If you nearly drowned during your childhood, you may have a fear of water as an adult — the near death experience was so traumatic it still impacts your life. Traumatic memories from childhood could cause you to develop post-traumatic stress disorder (PTSD) in adulthood.

But new research shows that you don't have to have a vivid memory of your trauma to develop PTSD. Your mind may subconsciously remember the fear that you experienced many years ago, even if you don’t recall any or very few of the details.

Dr. Andrew Poulos, a former University of California, Los Angeles, postdoctoral scholar, and his colleagues conducted a study to find out if some parts of early life memories still exist, and how they affect people later in life. For the study, the researchers used rodents to test their hypothesis. The juvenile rodents were placed in unpredictable new and stressful environments. The animals were tested later as adults to see if they remembered the stressful situations, and the researchers measured their levels of fear. Rodents that were exposed to the stressful environments showed more signs of anxiety and fear, the researchers found.

“These heightened levels of fear and anxiety corresponded with drastic changes in daily rhythms of circulating hormone corticosterone,” Poulos said in a press release. Corticosterone is the hormone that controls your response to stress. In this experiment, researchers found that in the amygdala, the part of the brain that learns fear, corticosterone levels increased.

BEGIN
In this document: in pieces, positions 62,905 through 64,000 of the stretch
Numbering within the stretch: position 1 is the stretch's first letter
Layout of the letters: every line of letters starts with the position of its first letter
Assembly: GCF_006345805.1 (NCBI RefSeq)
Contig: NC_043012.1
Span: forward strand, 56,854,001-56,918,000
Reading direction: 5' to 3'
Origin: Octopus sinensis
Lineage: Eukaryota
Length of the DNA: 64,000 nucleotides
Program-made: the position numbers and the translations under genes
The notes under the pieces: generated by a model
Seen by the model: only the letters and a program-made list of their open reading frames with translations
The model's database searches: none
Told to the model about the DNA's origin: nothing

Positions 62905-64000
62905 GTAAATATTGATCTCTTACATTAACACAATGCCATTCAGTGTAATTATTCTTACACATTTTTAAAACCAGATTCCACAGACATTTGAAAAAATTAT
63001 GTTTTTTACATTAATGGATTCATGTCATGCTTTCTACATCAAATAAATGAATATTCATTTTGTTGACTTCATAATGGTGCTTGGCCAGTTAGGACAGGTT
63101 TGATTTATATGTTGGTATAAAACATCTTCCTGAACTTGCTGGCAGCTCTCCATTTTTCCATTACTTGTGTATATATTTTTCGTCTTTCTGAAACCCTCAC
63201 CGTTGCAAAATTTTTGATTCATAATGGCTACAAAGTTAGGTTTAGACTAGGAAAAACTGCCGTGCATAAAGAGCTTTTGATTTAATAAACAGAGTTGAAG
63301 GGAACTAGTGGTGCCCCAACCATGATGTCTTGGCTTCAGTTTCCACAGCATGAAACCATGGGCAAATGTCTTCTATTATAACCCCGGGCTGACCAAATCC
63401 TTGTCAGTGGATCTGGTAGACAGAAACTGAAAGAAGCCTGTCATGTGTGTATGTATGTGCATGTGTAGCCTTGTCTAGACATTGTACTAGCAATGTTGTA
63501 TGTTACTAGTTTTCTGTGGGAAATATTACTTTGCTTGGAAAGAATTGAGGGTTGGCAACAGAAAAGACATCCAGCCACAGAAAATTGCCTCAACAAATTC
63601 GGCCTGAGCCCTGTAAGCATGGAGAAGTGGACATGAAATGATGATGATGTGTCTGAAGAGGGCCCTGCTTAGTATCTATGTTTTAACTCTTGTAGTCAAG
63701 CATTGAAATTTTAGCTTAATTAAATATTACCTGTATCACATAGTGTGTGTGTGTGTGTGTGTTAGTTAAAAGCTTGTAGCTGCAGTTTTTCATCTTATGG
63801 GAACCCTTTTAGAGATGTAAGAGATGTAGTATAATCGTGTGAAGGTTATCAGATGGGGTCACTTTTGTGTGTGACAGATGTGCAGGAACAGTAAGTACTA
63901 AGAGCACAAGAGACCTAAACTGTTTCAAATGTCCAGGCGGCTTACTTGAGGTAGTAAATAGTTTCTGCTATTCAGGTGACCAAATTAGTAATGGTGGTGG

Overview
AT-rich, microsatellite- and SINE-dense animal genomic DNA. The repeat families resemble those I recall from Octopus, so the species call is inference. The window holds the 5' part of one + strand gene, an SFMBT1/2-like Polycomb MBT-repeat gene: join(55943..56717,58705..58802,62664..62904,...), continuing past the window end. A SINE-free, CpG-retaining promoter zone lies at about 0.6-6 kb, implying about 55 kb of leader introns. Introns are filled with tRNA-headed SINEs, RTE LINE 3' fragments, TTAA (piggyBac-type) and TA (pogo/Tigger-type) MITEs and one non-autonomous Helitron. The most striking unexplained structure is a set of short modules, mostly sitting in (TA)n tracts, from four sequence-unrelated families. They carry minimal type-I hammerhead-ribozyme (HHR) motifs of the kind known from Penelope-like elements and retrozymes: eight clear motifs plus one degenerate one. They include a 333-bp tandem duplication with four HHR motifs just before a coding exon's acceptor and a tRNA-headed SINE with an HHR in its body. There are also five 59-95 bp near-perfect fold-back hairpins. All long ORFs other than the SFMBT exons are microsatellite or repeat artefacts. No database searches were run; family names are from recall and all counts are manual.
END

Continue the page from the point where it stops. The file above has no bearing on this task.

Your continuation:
The researchers concluded that you don’t have to remember traumatic events to experience negative effects, such as fear and anxiety. According to Mayo Clinic, PTSD is a mental condition that is triggered by traumatic events you’ve experienced or witnessed. If you have constant flashbacks, nightmares, or severe anxiety, you could be suffering from the disorder.

According to the Department of Veterans Affairs, every year, 5.2 million adults suffer from PTSD. Victims of abuse, people with mental problems, or those who have suddenly lost loved ones are more prone to developing the disease. In urban communities, the condition is known controversially as the “hood disease.” Kids who have witnessed murders are also at risk for developing the disorder. “Youth living in inner cities show a higher prevalence of post-traumatic stress disorder than soldiers,” Dr. Howard Spivak, director of the Centers for Disease Control and Prevention’s Division of Violence Prevention, told CBS San Francisco.

Overall, your past could be causing anxiety in your present-day life even though you don’t remember the exact event that triggered it.

For people struggling with symptoms of PTSD, Mayo Clinic recommends psychotherapy combined with certain medications. Psychotherapy can be divided into several categories. For example, cognitive therapy helps PTSD patients recognize their thinking patterns, while exposure therapy uses virtual reality programs to allow you to re-enter the environment you were traumatized in. Sometimes, PTSD patients are also prescribed antidepressants or anti-anxiety medications to ease their symptoms.